Are students who lack exposure to music and the arts disadvantaged academically?
Recent research in the US, published by the journal of Psychology of Aesthetics, Creativity, and the Arts, suggests so.
Researchers followed a large and diverse sample of pre-school children until they completed sixth, seventh and eighth grade; 40 percent of students took some kind of art elective course (music, dance, drama, visual art) during middle school.
Interestingly, through this decade-long study, they found that students who were exposed to an arts elective in middle school “had significantly higher GPAs and math and reading scores, and decreased odds of school suspension, compared to students not exposed to the arts”.
This study joins the growing body of research that suggests students can benefit from an arts and academic curriculum as it supports growth, such as this 2013 study which found that students who study music have better grades in all subjects.
The power of an arts education
The New Mexico School for the Arts, a public high school that serves students across New Mexico, US, believes that both arts and academics are equally important for students. On Edutopia, they note that both their experience and research shows that the benefits of an arts education can include:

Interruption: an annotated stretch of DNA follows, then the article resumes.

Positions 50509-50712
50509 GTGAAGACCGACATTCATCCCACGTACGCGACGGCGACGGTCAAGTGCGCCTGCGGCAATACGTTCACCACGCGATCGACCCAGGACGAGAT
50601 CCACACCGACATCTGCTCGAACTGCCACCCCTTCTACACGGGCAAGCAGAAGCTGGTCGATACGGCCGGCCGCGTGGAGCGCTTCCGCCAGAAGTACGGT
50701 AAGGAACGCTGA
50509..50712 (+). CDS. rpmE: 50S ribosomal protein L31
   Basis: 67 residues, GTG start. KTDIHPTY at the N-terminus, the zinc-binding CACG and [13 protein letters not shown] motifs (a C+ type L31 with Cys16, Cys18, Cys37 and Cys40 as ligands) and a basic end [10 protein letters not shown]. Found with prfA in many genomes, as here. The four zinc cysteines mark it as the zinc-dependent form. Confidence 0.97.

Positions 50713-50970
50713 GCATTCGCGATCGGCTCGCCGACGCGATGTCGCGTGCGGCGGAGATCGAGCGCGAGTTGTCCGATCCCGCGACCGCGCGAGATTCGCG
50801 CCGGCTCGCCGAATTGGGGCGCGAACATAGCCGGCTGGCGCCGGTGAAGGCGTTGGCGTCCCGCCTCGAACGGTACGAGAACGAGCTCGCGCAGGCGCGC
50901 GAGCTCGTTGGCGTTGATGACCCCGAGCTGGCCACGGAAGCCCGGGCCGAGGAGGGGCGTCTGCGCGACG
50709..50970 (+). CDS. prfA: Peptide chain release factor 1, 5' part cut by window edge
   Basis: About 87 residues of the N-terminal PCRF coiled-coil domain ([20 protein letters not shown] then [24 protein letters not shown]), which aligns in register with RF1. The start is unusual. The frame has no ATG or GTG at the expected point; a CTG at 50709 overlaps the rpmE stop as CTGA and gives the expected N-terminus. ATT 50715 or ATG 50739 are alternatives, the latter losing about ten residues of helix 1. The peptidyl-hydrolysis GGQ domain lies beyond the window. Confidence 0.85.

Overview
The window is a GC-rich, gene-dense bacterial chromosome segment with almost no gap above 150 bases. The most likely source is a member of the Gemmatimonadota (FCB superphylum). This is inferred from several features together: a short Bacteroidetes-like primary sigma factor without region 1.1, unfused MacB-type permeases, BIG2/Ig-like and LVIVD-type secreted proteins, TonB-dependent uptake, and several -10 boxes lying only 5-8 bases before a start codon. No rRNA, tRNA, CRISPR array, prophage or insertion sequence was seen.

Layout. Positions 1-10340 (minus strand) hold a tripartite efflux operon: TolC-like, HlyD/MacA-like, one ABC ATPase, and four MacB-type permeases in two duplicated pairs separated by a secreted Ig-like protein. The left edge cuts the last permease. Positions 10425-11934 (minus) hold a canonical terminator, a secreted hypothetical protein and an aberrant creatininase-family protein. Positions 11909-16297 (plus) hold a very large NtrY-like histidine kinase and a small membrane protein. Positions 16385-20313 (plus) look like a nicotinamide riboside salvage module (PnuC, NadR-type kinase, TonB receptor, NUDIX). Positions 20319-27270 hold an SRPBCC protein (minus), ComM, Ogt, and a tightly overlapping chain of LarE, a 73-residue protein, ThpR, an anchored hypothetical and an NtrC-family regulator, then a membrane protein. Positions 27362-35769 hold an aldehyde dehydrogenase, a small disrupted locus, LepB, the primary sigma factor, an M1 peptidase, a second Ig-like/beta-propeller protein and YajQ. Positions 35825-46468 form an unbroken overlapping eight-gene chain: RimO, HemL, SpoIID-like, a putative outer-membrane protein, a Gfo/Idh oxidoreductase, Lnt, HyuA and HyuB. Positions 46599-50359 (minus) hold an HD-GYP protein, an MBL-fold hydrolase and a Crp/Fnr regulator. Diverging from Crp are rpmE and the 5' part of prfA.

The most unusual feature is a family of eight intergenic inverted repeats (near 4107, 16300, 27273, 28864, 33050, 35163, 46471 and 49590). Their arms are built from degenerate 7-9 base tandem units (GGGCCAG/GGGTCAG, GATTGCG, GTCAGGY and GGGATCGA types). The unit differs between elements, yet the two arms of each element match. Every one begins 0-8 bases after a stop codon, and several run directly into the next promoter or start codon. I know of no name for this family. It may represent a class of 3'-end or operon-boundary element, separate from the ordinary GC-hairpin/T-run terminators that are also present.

- Helping students develop resilience, grit and a growth mindset, which can help them master their craft, improve academically and succeed in life after school
- Helping students build confidence
- Improving their cognition
- Helping students learn a multitude of communication skills via a team or an audience
- Deepen their cultural and self-understanding
Seeing the potential benefits of an arts elective, should students be encouraged to take on more classes in dance, drama and music?
Perhaps the answer should be yes, as these findings suggest that students can and do benefit from a diverse education that includes the arts, showing that it isn’t a waste of time and doesn’t come at the expense of students’ academic results.